Forget South by Southwest – as Jimmy Kimmel asserts, Bill Murray is a “one-man festival.” The actor-comedian, for no other reason than to entertain attendees with his mere presence, dropped by Jimmy Kimmel Live!‘s Thursday taping in Austin, Texas to discuss everything from March Madness to hangover cures to the “Blurred Lines” verdict – all while randomly wearing a dress and cowboy attire.
“I’m with that Robin Thicke song — the big money-maker he just made for Marvin Gaye,” Murray says in the above clip, when asked about his go-to party-starter. “It’s a great song, and Marvin Gaye got some money. It’s nice. He’s no longer here to spend it. But his original song is the song I like. ‘Got to Give It Up,’ the long version of that, really turns the party around a little bit.”
Elsewhere in the interview, Murray clears up the confusion surrounding his mysterious collaboration with Rick Ross. In February, the rapper tweeted a picture of the two laughing together in the studio, and Murray says they’re doing a “Christmas show.”
“My friend is friends with him, and he thought he’d be great to sing this one song,” he says in the below clip. “So he came and recorded the song, and…that was the last we saw of him. He didn’t show up to shoot. If anyone out there sees a 300-pound guy who looks like he was supposed to be in New York two weeks ago, let me know. It was a lot of fun – he just got lost. I kept saying, ‘He better be dead ’cause otherwise he’s in trouble.'”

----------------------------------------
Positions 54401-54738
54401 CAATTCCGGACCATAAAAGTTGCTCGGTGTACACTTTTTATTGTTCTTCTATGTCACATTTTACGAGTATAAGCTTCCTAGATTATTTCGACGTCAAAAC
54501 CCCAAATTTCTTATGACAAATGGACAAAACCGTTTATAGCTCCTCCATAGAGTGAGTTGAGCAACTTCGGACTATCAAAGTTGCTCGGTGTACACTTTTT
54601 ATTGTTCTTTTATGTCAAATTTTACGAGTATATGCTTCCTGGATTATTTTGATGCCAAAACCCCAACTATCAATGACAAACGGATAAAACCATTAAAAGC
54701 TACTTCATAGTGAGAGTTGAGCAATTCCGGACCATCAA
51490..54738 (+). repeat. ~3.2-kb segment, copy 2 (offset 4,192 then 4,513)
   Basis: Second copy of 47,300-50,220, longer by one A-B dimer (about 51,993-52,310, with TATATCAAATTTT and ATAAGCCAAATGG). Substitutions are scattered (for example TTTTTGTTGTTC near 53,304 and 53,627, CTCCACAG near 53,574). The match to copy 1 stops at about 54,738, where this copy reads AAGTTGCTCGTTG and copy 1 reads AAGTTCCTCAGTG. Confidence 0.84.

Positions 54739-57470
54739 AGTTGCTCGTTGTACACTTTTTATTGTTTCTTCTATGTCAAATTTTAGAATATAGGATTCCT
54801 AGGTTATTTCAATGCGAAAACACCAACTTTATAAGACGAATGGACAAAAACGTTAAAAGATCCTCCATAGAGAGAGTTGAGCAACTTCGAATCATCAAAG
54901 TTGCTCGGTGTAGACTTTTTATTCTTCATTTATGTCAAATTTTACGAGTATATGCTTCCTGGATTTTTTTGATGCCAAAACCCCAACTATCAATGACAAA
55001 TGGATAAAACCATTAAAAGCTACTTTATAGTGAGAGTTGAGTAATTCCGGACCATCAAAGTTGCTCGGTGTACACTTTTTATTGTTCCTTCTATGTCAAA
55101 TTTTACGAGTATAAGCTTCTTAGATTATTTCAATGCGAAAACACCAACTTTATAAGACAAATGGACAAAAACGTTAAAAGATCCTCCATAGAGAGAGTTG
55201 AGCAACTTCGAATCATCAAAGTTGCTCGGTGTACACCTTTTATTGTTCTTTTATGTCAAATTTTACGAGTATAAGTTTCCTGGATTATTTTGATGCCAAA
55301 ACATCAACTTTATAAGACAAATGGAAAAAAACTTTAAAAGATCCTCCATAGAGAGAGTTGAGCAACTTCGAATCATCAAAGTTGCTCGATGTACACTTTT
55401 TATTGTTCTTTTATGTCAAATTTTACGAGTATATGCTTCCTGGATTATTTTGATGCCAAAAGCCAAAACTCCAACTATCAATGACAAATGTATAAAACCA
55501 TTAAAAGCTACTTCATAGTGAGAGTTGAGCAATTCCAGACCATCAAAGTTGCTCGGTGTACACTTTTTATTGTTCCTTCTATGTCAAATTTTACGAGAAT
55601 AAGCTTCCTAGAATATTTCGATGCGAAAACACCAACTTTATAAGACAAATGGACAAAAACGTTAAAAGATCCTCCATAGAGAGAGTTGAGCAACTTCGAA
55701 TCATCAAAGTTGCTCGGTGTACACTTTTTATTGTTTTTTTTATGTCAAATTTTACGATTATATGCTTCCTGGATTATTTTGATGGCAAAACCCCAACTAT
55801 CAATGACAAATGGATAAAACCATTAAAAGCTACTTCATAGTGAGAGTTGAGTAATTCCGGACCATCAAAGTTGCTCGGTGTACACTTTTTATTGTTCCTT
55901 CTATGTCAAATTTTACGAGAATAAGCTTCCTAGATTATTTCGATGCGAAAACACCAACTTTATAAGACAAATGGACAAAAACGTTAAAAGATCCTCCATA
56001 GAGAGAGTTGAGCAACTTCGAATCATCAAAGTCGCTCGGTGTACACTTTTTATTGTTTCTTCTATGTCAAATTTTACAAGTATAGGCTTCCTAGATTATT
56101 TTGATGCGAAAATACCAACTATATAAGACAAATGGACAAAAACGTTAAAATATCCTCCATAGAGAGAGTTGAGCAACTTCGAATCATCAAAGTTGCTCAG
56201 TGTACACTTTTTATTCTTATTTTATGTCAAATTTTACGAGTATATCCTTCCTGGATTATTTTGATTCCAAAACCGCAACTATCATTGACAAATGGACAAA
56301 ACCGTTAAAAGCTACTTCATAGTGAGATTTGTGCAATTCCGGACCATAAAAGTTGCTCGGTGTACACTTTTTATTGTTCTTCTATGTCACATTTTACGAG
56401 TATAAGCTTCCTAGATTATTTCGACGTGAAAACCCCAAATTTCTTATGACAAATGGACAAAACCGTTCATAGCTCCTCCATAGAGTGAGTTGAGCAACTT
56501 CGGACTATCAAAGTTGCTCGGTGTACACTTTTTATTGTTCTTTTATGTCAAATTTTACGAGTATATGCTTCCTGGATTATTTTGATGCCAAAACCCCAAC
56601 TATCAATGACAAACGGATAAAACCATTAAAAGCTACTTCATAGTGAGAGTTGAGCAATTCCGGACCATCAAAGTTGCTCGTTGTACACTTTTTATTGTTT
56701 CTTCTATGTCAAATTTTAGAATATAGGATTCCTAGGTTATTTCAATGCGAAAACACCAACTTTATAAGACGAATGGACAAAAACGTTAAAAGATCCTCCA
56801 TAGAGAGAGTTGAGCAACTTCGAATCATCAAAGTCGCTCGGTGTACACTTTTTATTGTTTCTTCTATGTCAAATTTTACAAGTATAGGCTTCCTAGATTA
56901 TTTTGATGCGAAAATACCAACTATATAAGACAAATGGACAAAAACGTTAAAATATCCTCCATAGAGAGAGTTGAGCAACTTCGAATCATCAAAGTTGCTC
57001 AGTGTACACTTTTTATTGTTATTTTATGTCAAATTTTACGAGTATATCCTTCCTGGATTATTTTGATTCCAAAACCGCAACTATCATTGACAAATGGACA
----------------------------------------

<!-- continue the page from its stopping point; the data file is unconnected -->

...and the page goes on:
Since March Madness began on Thursday, Murray also talked about his lackadaisical approach to bracket-making. “I’m in one [pool] that’s so great where you tell every day what your picks are – so it’s like yesterday didn’t really happen,” he says. “I’ve been really successful with that one.”
Murray’s wide-ranging interview opened with the actor riding in on a horse to mariachi fanfare. He also discussed a potential “merchandising empire,” as Kimmel showed him some hilarious products plastered with his image. Other highlights: Murray talking about coaching his son Luke – currently an assistant basketball coach at the University of Rhode Island – in his little league days, and reflecting on how he did his own make-up for the 1979 summer camp comedy Meatballs.